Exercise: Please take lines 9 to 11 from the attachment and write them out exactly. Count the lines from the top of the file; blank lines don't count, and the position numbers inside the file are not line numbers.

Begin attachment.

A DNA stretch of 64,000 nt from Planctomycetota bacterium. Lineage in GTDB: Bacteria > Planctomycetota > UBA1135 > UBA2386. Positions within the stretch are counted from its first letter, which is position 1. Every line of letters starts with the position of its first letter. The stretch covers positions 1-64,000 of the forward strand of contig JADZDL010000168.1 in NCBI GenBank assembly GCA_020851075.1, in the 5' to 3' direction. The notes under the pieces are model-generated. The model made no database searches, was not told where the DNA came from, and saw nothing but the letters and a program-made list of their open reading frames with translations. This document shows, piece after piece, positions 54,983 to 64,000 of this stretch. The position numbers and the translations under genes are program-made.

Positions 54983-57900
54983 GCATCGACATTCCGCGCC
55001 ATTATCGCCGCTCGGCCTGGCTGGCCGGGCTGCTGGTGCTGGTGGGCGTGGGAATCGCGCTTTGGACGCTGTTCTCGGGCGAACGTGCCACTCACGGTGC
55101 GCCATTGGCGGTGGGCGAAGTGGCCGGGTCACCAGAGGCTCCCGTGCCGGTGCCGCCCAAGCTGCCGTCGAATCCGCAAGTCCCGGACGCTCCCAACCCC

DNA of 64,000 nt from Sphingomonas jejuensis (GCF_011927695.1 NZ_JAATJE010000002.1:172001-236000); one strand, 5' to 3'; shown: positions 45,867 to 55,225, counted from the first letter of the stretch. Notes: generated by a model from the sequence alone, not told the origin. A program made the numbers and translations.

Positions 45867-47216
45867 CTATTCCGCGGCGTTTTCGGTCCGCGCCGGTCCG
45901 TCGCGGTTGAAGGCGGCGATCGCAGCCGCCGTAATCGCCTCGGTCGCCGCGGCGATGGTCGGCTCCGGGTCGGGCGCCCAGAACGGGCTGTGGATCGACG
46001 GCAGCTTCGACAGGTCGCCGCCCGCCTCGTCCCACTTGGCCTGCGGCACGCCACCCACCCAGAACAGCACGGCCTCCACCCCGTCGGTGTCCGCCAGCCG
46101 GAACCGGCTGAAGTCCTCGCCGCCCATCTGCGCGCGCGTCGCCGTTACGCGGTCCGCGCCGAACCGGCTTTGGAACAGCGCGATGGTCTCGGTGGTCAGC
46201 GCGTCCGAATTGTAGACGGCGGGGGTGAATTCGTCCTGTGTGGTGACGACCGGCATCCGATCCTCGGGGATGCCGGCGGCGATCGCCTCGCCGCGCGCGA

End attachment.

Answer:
45901 TCGCGGTTGAAGGCGGCGATCGCAGCCGCCGTAATCGCCTCGGTCGCCGCGGCGATGGTCGGCTCCGGGTCGGGCGCCCAGAACGGGCTGTGGATCGACG
46001 GCAGCTTCGACAGGTCGCCGCCCGCCTCGTCCCACTTGGCCTGCGGCACGCCACCCACCCAGAACAGCACGGCCTCCACCCCGTCGGTGTCCGCCAGCCG
46101 GAACCGGCTGAAGTCCTCGCCGCCCATCTGCGCGCGCGTCGCCGTTACGCGGTCCGCGCCGAACCGGCTTTGGAACAGCGCGATGGTCTCGGTGGTCAGC